General Election David Cameron Ed Miliband

Who really emerged victorious from the 'occasionally hysterical' seven-way leaders debate?

By Paul Connew | Media Expert

April 3, 2015 | 8 min read

'Oops! I just lost my election...Miliband blows his chance on TV' was the Sun's front page verdict on that historic, and occasionally hysterical, seven-way TV leaders' debate. It was a classic tabloid double entendre, but smacked of having been conceived by some backbench bright spark well before the debate even kicked off.

Leaders Debate

Sans the double entendre the Telegraph's headline 'Miliband flops as outsiders shine' reeked equally of wishful thinking rather than straight reporting or accurate analysis. By the same token, the Mirror's 'Miliband riding high after narrow Cameron is hit for six!' put partisanship above sober assessment. It also sat uncomfortably alongside the Mirror's own poll showing a dead heat between the Labour and Tory leaders.

Elsewhere and back in the Murdoch stable, The Times was decidedly more in touch with reality than the Sun with its front page headline, 'Enter the outsiders'-- fair reflection of its own YouGov snap poll that put the SNP's Nicola Sturgeon a clear winner with 28 per cent declaring her the most impressive performer, with Nigel Farage on 20 per cent, David Cameron on 18 per cent and Ed Miliband narrowly behind on 15 per cent.

The Guardian, meanwhile, switched its later edition P1 tone to reflect an ICM snap poll that put Ed Miliband ahead with a 25 per cent rating, with David Cameron just one point behind, Nigel Farage on 19 per cent, Nicola Sturgeon on 17 per cent and Nick Clegg -- undoubtedly the big loser on the night -- languishing in 5th place on just 9 per cent.

The ICM poll, commissioned by the Guardian, produced another significant statistic. When asked to choose solely between Miliband and Cameron, the response was a 50/50 dead heat. Elsewhere, however, another snap poll suggested that the Labour leader had scored by a 2-1 margin among undecided voters.

One of the more curious newspaper twists to this convoluted tale of turbulent snap polls was the Mirror's special focus on the Twitter reactions of certain football figures to ITV's seven-way debate....the only one to feature any sort of direct engagement between Cameron and Miliband, the only two men who can possibly emerge as prime minister sometime after 7 May.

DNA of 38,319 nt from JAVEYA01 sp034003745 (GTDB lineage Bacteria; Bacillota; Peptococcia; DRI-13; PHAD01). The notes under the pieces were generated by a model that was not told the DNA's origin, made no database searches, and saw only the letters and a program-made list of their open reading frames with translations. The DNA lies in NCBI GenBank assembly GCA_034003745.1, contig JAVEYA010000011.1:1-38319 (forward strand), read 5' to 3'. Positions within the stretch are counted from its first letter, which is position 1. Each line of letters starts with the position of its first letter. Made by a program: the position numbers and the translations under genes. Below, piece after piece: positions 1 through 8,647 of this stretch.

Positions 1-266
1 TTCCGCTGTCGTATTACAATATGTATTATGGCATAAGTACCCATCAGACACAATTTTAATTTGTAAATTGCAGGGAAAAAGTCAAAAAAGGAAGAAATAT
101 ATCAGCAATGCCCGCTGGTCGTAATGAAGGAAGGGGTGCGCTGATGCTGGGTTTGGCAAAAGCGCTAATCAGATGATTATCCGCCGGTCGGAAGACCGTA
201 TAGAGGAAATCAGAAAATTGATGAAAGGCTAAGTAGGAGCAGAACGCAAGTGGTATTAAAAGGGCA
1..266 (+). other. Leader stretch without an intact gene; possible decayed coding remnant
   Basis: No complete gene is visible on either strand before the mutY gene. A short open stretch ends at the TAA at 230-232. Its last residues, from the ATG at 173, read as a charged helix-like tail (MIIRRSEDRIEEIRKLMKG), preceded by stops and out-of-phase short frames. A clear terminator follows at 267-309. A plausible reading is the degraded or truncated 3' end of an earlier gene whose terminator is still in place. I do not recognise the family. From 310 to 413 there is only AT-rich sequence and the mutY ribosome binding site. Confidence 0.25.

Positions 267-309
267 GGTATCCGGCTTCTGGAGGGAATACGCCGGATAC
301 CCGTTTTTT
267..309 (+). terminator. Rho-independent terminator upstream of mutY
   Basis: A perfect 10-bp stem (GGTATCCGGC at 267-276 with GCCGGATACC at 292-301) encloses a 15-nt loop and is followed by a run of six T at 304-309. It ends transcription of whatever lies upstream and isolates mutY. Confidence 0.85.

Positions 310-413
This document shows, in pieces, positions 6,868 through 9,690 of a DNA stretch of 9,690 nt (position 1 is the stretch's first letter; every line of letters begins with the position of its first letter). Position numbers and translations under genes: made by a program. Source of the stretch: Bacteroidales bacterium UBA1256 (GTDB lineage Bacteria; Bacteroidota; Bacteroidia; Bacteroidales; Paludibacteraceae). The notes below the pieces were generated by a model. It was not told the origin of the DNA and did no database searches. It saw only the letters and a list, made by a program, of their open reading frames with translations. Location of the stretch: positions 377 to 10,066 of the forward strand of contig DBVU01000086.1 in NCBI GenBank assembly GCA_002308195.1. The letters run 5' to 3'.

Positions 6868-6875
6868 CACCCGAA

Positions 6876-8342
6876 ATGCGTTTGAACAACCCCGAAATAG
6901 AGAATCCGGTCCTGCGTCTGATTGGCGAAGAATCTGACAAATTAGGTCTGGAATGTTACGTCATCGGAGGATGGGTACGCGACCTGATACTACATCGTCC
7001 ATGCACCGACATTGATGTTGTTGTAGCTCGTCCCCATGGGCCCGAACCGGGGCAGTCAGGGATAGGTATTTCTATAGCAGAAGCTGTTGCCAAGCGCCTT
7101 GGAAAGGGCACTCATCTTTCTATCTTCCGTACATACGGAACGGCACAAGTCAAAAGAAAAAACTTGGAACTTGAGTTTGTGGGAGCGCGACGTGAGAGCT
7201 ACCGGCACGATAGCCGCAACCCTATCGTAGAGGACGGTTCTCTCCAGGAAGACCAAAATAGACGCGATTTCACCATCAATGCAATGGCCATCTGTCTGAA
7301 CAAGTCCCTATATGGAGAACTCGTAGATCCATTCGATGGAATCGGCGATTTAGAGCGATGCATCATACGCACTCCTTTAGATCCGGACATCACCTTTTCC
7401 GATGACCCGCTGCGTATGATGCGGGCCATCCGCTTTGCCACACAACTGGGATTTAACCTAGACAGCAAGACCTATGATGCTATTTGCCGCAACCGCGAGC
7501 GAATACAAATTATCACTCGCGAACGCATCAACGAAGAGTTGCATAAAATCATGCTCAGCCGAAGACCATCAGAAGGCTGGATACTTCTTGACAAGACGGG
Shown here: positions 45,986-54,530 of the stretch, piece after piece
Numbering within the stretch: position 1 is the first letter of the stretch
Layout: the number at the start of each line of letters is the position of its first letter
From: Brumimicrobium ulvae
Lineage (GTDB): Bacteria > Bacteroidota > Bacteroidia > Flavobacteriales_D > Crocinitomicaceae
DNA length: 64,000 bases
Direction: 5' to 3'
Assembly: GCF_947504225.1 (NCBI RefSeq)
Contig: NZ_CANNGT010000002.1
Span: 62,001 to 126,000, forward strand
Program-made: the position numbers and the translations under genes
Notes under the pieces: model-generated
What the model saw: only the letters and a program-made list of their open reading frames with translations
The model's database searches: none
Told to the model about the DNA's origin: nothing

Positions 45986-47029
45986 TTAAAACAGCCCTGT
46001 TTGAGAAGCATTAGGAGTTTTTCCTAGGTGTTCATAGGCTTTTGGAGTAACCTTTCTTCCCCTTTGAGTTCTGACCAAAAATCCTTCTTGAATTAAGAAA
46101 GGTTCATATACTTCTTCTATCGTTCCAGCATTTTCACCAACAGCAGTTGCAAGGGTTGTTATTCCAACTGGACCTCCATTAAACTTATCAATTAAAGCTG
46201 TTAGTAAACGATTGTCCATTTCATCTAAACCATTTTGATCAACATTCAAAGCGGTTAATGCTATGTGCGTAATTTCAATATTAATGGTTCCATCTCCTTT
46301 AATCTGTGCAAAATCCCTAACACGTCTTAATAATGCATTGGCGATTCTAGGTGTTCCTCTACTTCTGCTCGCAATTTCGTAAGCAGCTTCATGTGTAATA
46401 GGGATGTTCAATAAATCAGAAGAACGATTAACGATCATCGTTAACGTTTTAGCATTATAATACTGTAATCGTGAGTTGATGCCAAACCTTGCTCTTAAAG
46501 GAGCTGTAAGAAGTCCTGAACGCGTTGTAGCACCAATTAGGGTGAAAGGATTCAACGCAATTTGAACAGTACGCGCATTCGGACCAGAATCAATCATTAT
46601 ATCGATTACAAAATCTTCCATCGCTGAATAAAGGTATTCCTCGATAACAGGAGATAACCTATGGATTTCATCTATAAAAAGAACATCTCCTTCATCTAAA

From Gary Lineker there was a succinct: 'Farage is a d***'. His fellow ex-Spurs and England legend Sol Campbell opined sourly; 'I've captained a number of teams and Miliband is no leader'. Rip Ferdinand chipped in with a more measured: 'Unfortunately none of these people on stage engaged with the young generation of today.' While Joey Barton, as ever eager to outdo anyone else on the outrageous front, offered the suggestion that 'Nick Clegg is less trustworthy than Jimmy Savile'.

Away from the partisan hinterland of what used to be Fleet Street, social media certainly went into overdrive with over 1.5 million tweets during and immediately after the two-hour ITV marathon, impressively moderated by Julie Etchingham whose surprise adoption of a pair of somewhat severe spectacles somehow projected the image of a strict headmistress charged with keeping the rowdier boys and girls of the Upper 6th in line.

Out in cyberspace, Nicola Sturgeon certainly appeared to be the real winner and not just on the back of the Twitterati north of the border. That was a verdict that certainly chimed at 'Chez Connew' where, among both male and female viewers, the predominant view ( with apologies to the Sun) it 'was the wimmin wot won it' and had outshone their male rivals.

Although the SNP leader cut the biggest impression, the Greens' Natalie Bennett surprised us by producing a few statistics and no major gaffes alongside her passion, while Plaid Cymru's Leanne Wood deservedly earned just about the biggest burst of audience applause and a massively supportive social media response when she slapped down Nigel Farage over a crude reference to HIV 'health tourists'.

It was significant, perhaps, that all three women leaders seemed far more willing to aggressively take on Farage than their male counterparts, a factor that triggered some heavy social media traffic championing the idea that both Conservative and Labour parties should look to the fairer sex for their next leaders.